Ideally if you've worked your local audience enough the guys in the next town will have heard of you.  Excellent. Or not.  in which case another route might be to become known as a promoter in your own right.  Note that doesn't mean you have to play every gig you book with your own band.  Nothing will be surer to saturate the local market for your wares.  But, as an example, doing a bit of promoting yourself can help you get to know the local market, to understand what works for venue owners and what the public like. And if you can work out a formula for making all of them happy you are well on your way to a successful career.  If you're perceptive you'll also learn what bands have similarities to you and who can pull a crowd.  And then, if you are machiavellian enough, you might make sure that your own band is, occasionally, on the same bill as that band.  Because if you then engage with both them and their fan-base, as I mentioned above, you may just increase your own.
So once you've persuaded the band or promoter in the next town to do gig swaps with you, the key to making those swaps worthwhile will be to making sure the visiting band has a great time.  Why? Well, partly because what goes around comes around but also because you want them to go away telling all the other bands and fans from their own town what a great show you put on! And your infamy increases.  So more and bigger bands will want to gig swap with you.  So you can increase your exposure.  And if you sound great and make sure you engage with that new audience when you are away, then you'll increase your fan-base.  The upward spiral continues. And of course, if you can manage a series of gig swaps successfully, you might even find that, ultimately, you have a successful tour on your hands... (Getting it yet?)
So where do you go from there? Well, none of this is likely to happen overnight but hopefully you'll find that you are expanding your fan base, engaging with audiences and are starting to look like real pros.  It might take a while but you might also find that yourselves touring, maybe even just by doing gig swaps with popular local bands in towns and cities across the country.  And by the time that happens, if you are any good, labels might well be starting to give you some attention. But how do you take it to the next level?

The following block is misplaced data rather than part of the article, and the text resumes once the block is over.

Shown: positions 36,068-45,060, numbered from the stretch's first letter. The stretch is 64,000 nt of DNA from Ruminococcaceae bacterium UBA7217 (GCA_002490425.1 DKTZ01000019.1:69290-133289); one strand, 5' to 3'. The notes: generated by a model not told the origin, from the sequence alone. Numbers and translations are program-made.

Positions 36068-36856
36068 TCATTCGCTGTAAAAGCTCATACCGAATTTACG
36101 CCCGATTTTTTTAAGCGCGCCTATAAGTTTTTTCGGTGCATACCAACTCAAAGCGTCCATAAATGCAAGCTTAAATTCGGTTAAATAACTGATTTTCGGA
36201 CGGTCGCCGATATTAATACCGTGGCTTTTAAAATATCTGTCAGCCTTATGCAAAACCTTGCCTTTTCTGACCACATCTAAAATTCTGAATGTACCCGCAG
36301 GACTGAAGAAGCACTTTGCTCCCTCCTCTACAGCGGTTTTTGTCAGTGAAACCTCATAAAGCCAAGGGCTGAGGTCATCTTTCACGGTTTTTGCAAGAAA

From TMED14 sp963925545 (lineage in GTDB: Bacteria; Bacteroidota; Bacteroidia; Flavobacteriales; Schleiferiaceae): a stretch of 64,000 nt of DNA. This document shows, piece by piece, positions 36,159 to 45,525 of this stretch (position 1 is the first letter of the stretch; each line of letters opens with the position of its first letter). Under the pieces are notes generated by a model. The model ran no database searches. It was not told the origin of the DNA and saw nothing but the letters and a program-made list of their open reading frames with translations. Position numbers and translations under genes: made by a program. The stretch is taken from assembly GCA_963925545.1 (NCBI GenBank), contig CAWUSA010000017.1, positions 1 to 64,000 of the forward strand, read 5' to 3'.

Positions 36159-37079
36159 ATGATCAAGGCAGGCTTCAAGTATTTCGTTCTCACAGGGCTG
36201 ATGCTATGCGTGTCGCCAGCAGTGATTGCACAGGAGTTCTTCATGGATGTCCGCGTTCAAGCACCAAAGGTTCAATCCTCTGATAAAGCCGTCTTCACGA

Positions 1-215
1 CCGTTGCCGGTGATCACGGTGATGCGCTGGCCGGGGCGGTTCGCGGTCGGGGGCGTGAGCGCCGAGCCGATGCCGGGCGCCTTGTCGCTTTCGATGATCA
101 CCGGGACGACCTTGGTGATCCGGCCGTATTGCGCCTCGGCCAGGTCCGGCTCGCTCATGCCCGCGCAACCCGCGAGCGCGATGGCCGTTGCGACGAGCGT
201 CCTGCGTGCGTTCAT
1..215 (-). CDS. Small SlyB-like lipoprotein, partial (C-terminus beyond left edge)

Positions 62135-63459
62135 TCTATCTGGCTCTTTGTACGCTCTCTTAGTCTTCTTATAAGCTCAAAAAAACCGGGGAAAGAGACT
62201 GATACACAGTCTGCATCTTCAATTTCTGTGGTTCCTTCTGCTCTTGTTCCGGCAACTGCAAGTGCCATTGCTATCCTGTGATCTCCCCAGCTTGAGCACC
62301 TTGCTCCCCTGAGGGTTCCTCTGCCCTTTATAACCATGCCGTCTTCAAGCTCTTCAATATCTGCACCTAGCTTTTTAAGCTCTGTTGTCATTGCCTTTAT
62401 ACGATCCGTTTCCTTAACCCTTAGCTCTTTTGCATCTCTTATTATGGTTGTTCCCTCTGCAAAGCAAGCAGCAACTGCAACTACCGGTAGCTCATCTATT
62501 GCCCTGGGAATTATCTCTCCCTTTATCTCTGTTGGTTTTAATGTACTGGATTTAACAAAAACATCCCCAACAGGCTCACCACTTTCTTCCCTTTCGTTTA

Well, in addition to doing all of the above don't forget that our very own Supajam regularly runs competitions to play at festivals.  Keep an eye here for the latest opportunity: http://www.supajam.com/page/festival-slots.
So to summarise, gig acquisition (and therefore fan acquisition), like anything else that is worthwhile in this world, is going to take you some time and requires hard work.  That might even mean promoting others as well as yourselves.  In other words, it might even require a lot of hard work.  Be prepared for the fact that no single event is likely to launch your career.  And even with a label behind you, as we saw in last month's blog, you'll be expected to work hard to stay there. So you need to be social media kings as well as hard touring muso-gods.  And all that takes even more time.  Slowly slowly catchy monkey as they say.
But hang on.  It looks like you are still sitting surfing the Internet...? What are you waiting for? You've got work to do!
Oh, and one final thought before I sign off this week (this is for my own market research, so shoot me). There's a growing movement to get unsigned bands to pay onto gigs with bigger touring bands.  What do you think about this. Is it fair? Is it worthwhile?  If you've been on a tour like this, what did it cost you? Answers in the usual place below please.
Trev, is a record producer and Chief Engineer at one of the UK's top studios, Circle Recording Studios in Birmingham.  Check it out at www.circlestudios.co.uk. He has worked with clients from major and independent record labels across a range of genres from metal to hip hop.  Follow @circlestudios on twitter if you like the kind of inane rambling you get to read here or check out his other blog on www.circlestudios.co.uk/blog. Alternatively, look up Circle Recording Studios Birmingham on Facebook. Oh, and thanks go out once more to Iain at www.individstudios.com for this week's illustration!